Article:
Progress on health equity is stalling across Europe; new WHO report reveals gaps can be reduced within the lifetime of a single government: While this article is about disparities in Europe, it also looks at their sources, so that actions can be formulated to reduce them.

Trump moves to ban flavored e-cigarettes: The headline speaks for itself.

Court blocks law that would force physicians to mislead patients: Physicians in North Dakota were required to offer women government-printed materials that said: “it may be possible to reverse the effect of an abortion-inducing drug if she changes her mind, but time is of the essence, and information and assistance with reversing the effects of an abortion-inducing drug are available.” The AMA sued not only because the requirement prohibited an honest discussion between physician and patient, but also because the statement was false. Judge Daniel Hovland ruled that: “State legislatures should not be mandating unproven medical treatments, or requiring physicians to provide patients with misleading and inaccurate information. The provisions of [this law] violate a physician’s right not to speak and go far beyond any informed consent laws addressed by the United States Supreme Court, the 8th Circuit Court of Appeals, or other courts to date.”

Life's Simple 7: Not Simple at All? [Medscape, free subscription required]: Life's Simple 7 (LS7) is the American Heart Association's 2010 program for enhancing cardiovascular health in the US population. It measures: smoking, diet, physical activity, body weight, blood pressure, cholesterol, and blood glucose levels in the absence of pharmacological treatment. Unfortunately, the scores have declined. Improving those scores will need different approaches for each measure and possibly also individualized plans.

About healthcare IT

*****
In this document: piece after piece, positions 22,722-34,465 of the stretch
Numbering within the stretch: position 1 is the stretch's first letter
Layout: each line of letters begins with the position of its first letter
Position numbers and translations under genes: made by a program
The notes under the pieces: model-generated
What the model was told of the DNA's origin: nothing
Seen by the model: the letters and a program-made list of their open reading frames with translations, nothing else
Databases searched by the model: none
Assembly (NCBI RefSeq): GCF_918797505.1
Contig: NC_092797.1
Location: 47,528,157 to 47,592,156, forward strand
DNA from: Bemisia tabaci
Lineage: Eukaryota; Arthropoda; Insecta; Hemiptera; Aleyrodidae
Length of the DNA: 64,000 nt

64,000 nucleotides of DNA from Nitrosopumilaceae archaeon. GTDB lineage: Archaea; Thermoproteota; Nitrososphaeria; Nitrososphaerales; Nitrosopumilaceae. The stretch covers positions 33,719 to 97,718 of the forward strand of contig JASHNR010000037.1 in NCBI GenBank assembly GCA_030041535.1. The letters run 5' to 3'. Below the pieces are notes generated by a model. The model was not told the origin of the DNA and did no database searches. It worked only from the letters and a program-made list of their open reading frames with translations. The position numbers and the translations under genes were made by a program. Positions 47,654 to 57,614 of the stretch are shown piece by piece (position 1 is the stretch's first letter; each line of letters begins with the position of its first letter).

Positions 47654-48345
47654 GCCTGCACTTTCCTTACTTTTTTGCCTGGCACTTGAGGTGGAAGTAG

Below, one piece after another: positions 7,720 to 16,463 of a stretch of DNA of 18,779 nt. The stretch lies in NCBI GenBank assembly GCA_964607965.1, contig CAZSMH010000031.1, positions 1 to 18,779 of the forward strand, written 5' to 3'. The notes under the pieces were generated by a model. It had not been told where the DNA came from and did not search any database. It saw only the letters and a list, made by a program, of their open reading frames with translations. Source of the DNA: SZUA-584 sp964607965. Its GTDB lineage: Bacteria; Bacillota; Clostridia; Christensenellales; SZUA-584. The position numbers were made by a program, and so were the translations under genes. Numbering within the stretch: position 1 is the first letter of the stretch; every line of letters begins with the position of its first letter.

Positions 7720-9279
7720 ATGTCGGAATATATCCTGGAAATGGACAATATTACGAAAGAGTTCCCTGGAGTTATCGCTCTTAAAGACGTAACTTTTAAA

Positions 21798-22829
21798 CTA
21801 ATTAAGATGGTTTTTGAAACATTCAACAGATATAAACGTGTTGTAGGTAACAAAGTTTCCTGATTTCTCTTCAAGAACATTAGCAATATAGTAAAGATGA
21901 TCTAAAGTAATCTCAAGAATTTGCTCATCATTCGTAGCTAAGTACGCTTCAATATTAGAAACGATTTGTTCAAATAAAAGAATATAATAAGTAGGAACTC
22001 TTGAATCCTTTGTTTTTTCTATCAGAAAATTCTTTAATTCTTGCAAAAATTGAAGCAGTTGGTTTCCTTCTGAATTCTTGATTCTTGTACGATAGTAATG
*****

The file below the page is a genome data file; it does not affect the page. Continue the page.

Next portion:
320,000 patient files at risk from ransomware in a Utah attack: What is unusual about this report is that this size attack usually affects hospitals or insurance companies. This one involved Premier Family Medicine-- a large organization with 10 locations around Pleasant Grove, Utah.

Prevalence and Predictability of Low-Yield Inpatient Laboratory Diagnostic Tests: “The findings suggest that low-yield diagnostic testing is common and can be systematically identified through data-driven methods and patient context–aware predictions. Implementing machine learning models appear to be able to quantify the level of uncertainty and expected information gained from diagnostic tests explicitly, with the potential to encourage useful testing and discourage low-value testing that incurs direct costs and indirect harms.” Imagine a physician ordering a test and having immediate feedback (via AI) on the probability of getting a useful result, or at least those results would mean.

Social engineering helping hackers break past providers’ defenses: “In the past year, less than 1 percent of cyberattacks exploited a hardware or software vulnerability to get through a healthcare provider’s defenses and compromise data.” It is the human factor that allows the compromise- clicking a link, etc. Organizations should clearly spend more time training those who work in the organization.

'Siri, how's the research going?' Apple launches new app to study health: “Researchers at Harvard T.H. Chan School of Public Health and the NIH’s National Institute of Environmental Health Sciences will work with Apple on a long-term study focused on menstrual cycles and gynecological conditions. The study will inform screening and risk assessment of conditions like polycystic ovary syndrome (PCOS), infertility, osteoporosis, pregnancy and menopausal transition.”
Apple’s previous FDA-approved indication was for heart rhythm detection. However: “the Apple Watch paired with an algorithm designed to detect atrial fibrillation performed well among sedentary patients undergoing a medical procedure. But among an ambulatory group of more than 1,600 participants, the watch and algorithm were just 68% accurate.”

OCR Settles First Case in HIPAA Right of Access Initiative: The federal Office of Civil Rights is responsible for enforcing HIPAA provisions. HIPAA covers not only data privacy, security and standardized format requirements, but also patients’ rights to get their medical data in a timely fashion and at a reasonable cost. This report is about the first case settled with respect to that latter requirement.

Resistance to Medical Artificial Intelligence: While “consumers” like to research their medical conditions online and many like to communicate electronically with healthcare systems and providers, they do not like to interact with artificial intelligence making medical decisions. One conclusion from this very in-depth study is that “consumers might be reluctant to adopt medical AI because they believe it unable to account for the unique facets of a person’s case. Changing this belief will be fundamental to harness the full potential of medical AI to benefit our society in the future.”